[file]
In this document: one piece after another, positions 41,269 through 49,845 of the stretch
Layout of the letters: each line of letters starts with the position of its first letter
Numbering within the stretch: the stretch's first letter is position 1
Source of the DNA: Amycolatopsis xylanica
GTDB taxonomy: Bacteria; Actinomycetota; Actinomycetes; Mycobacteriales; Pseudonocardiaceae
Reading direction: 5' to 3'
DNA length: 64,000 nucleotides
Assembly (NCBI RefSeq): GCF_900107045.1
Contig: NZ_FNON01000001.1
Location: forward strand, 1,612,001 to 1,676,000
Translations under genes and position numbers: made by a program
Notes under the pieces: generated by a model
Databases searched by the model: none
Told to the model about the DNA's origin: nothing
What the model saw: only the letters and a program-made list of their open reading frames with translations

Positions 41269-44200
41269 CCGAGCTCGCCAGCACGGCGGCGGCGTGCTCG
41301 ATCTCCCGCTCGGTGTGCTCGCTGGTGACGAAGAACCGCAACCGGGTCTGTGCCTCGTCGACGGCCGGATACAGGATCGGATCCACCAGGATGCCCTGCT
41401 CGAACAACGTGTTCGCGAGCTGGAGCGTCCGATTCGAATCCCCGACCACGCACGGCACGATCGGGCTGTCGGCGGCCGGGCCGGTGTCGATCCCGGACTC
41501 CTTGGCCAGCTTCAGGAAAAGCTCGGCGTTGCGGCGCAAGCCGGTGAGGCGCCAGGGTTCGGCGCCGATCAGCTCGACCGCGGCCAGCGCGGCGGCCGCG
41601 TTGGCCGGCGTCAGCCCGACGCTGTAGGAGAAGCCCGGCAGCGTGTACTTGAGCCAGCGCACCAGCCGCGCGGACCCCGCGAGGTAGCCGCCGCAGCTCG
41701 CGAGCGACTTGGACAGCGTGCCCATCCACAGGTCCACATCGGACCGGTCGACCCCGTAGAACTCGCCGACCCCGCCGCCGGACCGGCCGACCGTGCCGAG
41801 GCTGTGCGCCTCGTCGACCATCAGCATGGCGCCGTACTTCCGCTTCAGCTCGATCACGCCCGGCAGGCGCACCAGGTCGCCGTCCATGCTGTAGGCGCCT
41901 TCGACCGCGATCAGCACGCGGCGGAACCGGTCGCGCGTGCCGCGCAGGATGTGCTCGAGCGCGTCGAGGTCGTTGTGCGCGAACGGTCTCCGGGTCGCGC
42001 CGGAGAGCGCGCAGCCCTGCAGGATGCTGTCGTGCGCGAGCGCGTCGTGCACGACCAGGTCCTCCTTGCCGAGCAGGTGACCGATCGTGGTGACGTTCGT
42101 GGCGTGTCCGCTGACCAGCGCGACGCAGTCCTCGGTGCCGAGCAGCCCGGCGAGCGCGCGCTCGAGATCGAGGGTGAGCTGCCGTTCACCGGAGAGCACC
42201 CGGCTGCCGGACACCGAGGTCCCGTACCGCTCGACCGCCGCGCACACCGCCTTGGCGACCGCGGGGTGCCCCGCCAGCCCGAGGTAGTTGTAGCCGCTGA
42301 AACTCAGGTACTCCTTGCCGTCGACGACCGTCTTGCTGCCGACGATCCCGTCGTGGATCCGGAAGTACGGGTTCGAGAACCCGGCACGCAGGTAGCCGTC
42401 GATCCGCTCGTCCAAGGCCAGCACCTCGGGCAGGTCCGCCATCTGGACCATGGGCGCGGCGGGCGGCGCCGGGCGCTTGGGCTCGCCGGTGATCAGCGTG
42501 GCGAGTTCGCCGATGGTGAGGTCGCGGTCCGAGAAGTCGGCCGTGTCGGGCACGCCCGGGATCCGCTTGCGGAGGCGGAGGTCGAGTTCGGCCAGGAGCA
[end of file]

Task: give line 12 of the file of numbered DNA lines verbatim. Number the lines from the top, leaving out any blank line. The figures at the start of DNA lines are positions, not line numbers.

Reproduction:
Notes under the pieces: generated by a model